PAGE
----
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Molcho, Solomon

MOLCHO, SOLOMON

MOLCHO, SOLOMON (c. 1500–1532), kabbalist and pseudomessiah. Born in Lisbon of Marrano parents, he was originally called Diogo Pires. Though details on his early life are scarce, it is clear that he received a secular education and, at the age of 21, was appointed secretary to the king's council and recorder at the court of appeals. It is probable that Molcho secretly studied the Kabbalah. On meeting David *Reuveni after the latter's arrival in Portugal in 1525, he asked to be circumcised. Reuveni dissuaded him but, undeterred, Molcho circumcised himself and took a Hebrew name. While the symbolic meaning of the name is obscure, some scholarly opinion takes it as referring to Molcho's spiritual kinship with Reuveni (the name Molcho deriving from the Hebrew melekh = "king"). Reuveni suggested to Molcho that he flee, while he himself was forced to leave Portugal because of the suspicion that he had had a part in Molcho's conversion. The details of Molcho's flight are uncertain. Reuveni later claimed that he had sent him on a mysterious diplomatic mission to *Turkey; Molcho himself stated that a divine command had directed his departure. His destination is also somewhat obscure. There are those who claim that he spent some time in Italy, *Jerusalem, *Safed, *Damascus, and even Constantinople. All authorities agree, however, that he settled for a period in *Salonika where he studied Kabbalah in the bet ha-midrash of Joseph *Taitaẓak. There he probably met R. Joseph b. Ephraim *Caro, whose writings reflect his admiration for Molcho. In Salonika Molcho gathered disciples and students who prevailed upon him to publish a collection of his sermons which are filled with expectation of coming redemption, Derashot (Salonika, 1529). In later editions the work is entitled Sefer ha-Mefo'ar. In the sack of Rome in 1527 he saw the signs of the coming redemption, and returned to Italy in 1529 and began to preach about it in Ancona. His sermons attracted many people, including Christians. The accusations of an informer that he was a Marrano who had reverted to Judaism caused him to flee to Pesaro and eventually to Rome. By then Molcho had become convinced that he was indeed the Messiah. In fulfillment of the talmudic legend (Sanh. 98a) that recounted the suffering of the Messiah, Molcho, dressed as a beggar, sat for 30 days, tasting no meat or wine, among the sick and the infirm on a bridge over the Tiber by the pope's palace.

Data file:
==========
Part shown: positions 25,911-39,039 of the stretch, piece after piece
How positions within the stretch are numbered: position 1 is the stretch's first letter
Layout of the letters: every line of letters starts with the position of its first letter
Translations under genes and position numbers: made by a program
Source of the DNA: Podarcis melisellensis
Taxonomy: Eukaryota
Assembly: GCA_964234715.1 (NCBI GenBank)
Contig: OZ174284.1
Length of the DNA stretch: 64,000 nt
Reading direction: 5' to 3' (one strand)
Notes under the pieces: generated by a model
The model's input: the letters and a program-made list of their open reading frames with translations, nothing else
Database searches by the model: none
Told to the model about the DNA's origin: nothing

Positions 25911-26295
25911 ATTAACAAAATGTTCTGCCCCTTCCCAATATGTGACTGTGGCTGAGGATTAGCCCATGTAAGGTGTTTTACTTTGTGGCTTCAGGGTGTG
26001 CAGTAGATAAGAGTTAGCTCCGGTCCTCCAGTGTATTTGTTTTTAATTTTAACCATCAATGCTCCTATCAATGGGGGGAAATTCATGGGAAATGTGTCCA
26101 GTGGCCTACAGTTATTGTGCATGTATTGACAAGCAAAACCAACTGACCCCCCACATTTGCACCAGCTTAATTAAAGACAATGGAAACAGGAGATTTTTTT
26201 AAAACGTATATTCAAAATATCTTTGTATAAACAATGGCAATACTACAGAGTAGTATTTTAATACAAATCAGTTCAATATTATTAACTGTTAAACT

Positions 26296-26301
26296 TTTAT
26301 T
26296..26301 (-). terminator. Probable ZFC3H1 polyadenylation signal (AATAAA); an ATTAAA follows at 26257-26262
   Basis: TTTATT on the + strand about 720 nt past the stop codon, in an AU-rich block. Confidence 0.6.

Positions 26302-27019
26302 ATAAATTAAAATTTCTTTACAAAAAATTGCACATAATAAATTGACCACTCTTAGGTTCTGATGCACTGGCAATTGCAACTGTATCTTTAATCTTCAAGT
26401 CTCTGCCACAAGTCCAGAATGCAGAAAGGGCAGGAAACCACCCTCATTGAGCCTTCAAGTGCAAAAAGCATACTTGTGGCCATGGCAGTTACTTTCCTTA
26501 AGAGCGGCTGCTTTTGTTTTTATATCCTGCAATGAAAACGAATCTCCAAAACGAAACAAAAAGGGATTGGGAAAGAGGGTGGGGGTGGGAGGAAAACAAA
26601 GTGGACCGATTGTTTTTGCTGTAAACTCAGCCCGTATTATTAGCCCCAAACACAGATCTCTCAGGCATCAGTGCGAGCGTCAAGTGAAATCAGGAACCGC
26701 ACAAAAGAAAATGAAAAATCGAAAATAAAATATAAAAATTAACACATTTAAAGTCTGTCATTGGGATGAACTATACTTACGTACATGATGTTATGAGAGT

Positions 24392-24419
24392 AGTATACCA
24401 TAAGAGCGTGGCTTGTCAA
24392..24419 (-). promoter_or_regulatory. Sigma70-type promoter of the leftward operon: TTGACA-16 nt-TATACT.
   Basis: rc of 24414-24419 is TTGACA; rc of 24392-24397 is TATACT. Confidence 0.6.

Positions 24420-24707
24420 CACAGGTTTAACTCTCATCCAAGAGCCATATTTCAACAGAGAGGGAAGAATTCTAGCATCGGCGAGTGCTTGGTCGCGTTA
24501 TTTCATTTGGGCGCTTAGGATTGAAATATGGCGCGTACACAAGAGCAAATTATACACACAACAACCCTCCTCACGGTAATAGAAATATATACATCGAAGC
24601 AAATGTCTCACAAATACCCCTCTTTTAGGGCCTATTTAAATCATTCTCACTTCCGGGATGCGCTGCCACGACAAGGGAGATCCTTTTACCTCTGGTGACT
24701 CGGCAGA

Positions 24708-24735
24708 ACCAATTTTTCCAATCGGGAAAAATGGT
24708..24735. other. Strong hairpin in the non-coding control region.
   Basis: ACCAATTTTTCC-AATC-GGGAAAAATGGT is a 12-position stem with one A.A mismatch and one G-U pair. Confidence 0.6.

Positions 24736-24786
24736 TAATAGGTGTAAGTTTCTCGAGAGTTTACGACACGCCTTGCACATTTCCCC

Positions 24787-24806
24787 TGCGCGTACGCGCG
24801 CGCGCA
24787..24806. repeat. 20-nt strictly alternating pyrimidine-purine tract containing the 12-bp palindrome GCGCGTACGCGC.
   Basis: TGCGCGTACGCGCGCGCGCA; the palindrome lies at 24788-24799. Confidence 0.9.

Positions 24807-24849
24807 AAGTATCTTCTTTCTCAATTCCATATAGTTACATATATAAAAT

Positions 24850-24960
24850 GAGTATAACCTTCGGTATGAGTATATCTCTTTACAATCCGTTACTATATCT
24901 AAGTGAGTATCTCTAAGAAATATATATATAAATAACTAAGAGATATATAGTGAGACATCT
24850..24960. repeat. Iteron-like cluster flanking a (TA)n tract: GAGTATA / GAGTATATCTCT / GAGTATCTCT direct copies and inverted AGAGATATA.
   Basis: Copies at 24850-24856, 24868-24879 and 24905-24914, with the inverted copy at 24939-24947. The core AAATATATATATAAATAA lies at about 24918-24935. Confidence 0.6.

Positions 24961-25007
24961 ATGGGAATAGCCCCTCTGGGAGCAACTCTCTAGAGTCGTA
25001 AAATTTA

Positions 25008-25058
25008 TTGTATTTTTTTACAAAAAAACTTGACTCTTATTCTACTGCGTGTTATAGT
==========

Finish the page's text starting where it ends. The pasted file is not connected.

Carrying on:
Molcho succeeded in gaining the confidence of Pope *Clement vii, who granted him protection (1530). His standing was further strengthened when his prophecies of a flood in Rome (1530) and an earthquake in Portugal (January 1531) came true. He preached widely and was successful in preventing the spread of the Inquisition to Portugal. He left Rome for Venice at the end of 1530 for an unsuccessful meeting with Reuveni. Attempting to mediate in a dispute between Jacob *Mantino, the pope's physician, and Elijah Ḥalfon, kabbalist and physician, Molcho succeeded only in arousing the enmity of Mantino. Molcho fled to Rome and a friendlier atmosphere, but Mantino, seeing danger in Molcho's activities, followed him and intrigued against him. Molcho was accused by an inquisitional court of judaizing and was condemned to be burned at the stake. He was saved by the personal intervention of the pope, and another man was burned in his place. In 1532 Molcho left for northern Italy, where he again met with Reuveni. Together they went on a mission to Emperor Charles v who was then at Regensburg. Although the nature of their mission to Charles is somewhat speculative, R. *Joseph (Joselmann) of Rosheim records in his memoirs that Molcho came in order to rouse the emperor to call upon the Jews to fight against the Turks. However, Charles brought Molcho to Mantua, where he was tried and burned at the stake in late 1532 after refusing to recant and convert to Christianity. Many Jews and Marranos in Italy, however, did not accept that Molcho had died, but believed that he had been saved once more.

The influence of Molcho was considerable both during his lifetime and after his death. R. Joseph of Orly took note of Molcho in his messianic prophecies. Already in 1531 an important messianic movement had spread under his influence and had reached Poland. Some of his belongings were saved by the Jews of Prague and displayed long after his death; his influence on Shabbateanism (see *Shabbetai Ẓevi) was not insignificant. In addition to his Sefer ha-Mefo'ar, Molcho left a number of letters incorporated by R. Joseph ha-Kohen in his historical writings and in Ḥayyat Kaneh edited by Abraham Rothenberg in 1648, and some poetry. His life and that of Reuveni were the subject of much fictional writing, such as M. Brod's Reuveni Fuerst der Juden (1925); E. Fleg's Le Juif du pape (1925), and A.A. Kabak's Shelomoh Molkho (1928–29).

bibliography:

A.Z. Aescoly (ed.), Ḥayyat Kaneh (1938); idem, Sippur David ha-Re'uveni (1940), 27–64, 140–83; idem, Ha-Tenu'ot ha-Meshiḥiyyot be-Yisrael (1956), 266–78; 365–412; R.J.Z. Werblowsky, Joseph Caro: Lawyer and Mystic (1962), 97–99; Scholem, Shabbetai Zevi, index: R. Joseph Caro, Maggid Yesharim (Amsterdam, 1644); A.H. Silver, A History of Messianic Speculation in Israel (1927), 133–5, 147–50; D. Kaufmann, in rej, 24 (1897), 121–7; Vogelstein-Rieger, 2 (1895), 53–58; S. Stern, Josel of Rosheim (1965), 133–7; J.H. Greenstone, The Messiah Idea in Jewish History (1906), 195–202.

[Joseph Shochetman]

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